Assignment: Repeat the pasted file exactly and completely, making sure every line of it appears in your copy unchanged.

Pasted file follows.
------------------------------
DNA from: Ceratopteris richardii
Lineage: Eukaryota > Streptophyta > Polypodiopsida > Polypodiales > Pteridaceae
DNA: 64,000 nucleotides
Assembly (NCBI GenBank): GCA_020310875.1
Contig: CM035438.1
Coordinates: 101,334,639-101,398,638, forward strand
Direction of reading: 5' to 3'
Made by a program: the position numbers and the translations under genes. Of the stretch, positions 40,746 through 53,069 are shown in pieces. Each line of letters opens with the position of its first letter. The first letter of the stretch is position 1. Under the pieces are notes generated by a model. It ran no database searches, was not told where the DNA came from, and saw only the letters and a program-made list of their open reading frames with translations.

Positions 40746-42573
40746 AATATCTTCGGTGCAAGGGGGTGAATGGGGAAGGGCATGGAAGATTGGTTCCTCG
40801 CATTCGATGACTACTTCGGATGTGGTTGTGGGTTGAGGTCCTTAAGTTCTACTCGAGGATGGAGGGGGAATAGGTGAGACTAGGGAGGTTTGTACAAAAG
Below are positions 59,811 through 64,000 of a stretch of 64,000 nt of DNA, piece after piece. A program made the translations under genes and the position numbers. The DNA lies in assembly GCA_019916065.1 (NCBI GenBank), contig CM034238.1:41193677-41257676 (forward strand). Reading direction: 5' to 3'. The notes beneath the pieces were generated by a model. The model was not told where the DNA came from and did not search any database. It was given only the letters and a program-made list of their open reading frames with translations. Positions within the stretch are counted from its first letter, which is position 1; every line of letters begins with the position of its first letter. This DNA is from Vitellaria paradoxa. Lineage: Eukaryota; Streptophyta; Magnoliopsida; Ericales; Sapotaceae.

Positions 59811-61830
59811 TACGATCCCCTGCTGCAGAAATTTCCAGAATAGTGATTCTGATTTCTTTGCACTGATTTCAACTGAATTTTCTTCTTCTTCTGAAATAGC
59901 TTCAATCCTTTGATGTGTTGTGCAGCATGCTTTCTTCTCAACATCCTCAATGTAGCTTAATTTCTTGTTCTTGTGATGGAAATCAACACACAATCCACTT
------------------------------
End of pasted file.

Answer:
DNA from: Ceratopteris richardii
Lineage: Eukaryota > Streptophyta > Polypodiopsida > Polypodiales > Pteridaceae
DNA: 64,000 nucleotides
Assembly (NCBI GenBank): GCA_020310875.1
Contig: CM035438.1
Coordinates: 101,334,639-101,398,638, forward strand
Direction of reading: 5' to 3'
Made by a program: the position numbers and the translations under genes. Of the stretch, positions 40,746 through 53,069 are shown in pieces. Each line of letters opens with the position of its first letter. The first letter of the stretch is position 1. Under the pieces are notes generated by a model. It ran no database searches, was not told where the DNA came from, and saw only the letters and a program-made list of their open reading frames with translations.

Positions 40746-42573
40746 AATATCTTCGGTGCAAGGGGGTGAATGGGGAAGGGCATGGAAGATTGGTTCCTCG
40801 CATTCGATGACTACTTCGGATGTGGTTGTGGGTTGAGGTCCTTAAGTTCTACTCGAGGATGGAGGGGGAATAGGTGAGACTAGGGAGGTTTGTACAAAAG
Below are positions 59,811 through 64,000 of a stretch of 64,000 nt of DNA, piece after piece. A program made the translations under genes and the position numbers. The DNA lies in assembly GCA_019916065.1 (NCBI GenBank), contig CM034238.1:41193677-41257676 (forward strand). Reading direction: 5' to 3'. The notes beneath the pieces were generated by a model. The model was not told where the DNA came from and did not search any database. It was given only the letters and a program-made list of their open reading frames with translations. Positions within the stretch are counted from its first letter, which is position 1; every line of letters begins with the position of its first letter. This DNA is from Vitellaria paradoxa. Lineage: Eukaryota; Streptophyta; Magnoliopsida; Ericales; Sapotaceae.

Positions 59811-61830
59811 TACGATCCCCTGCTGCAGAAATTTCCAGAATAGTGATTCTGATTTCTTTGCACTGATTTCAACTGAATTTTCTTCTTCTTCTGAAATAGC
59901 TTCAATCCTTTGATGTGTTGTGCAGCATGCTTTCTTCTCAACATCCTCAATGTAGCTTAATTTCTTGTTCTTGTGATGGAAATCAACACACAATCCACTT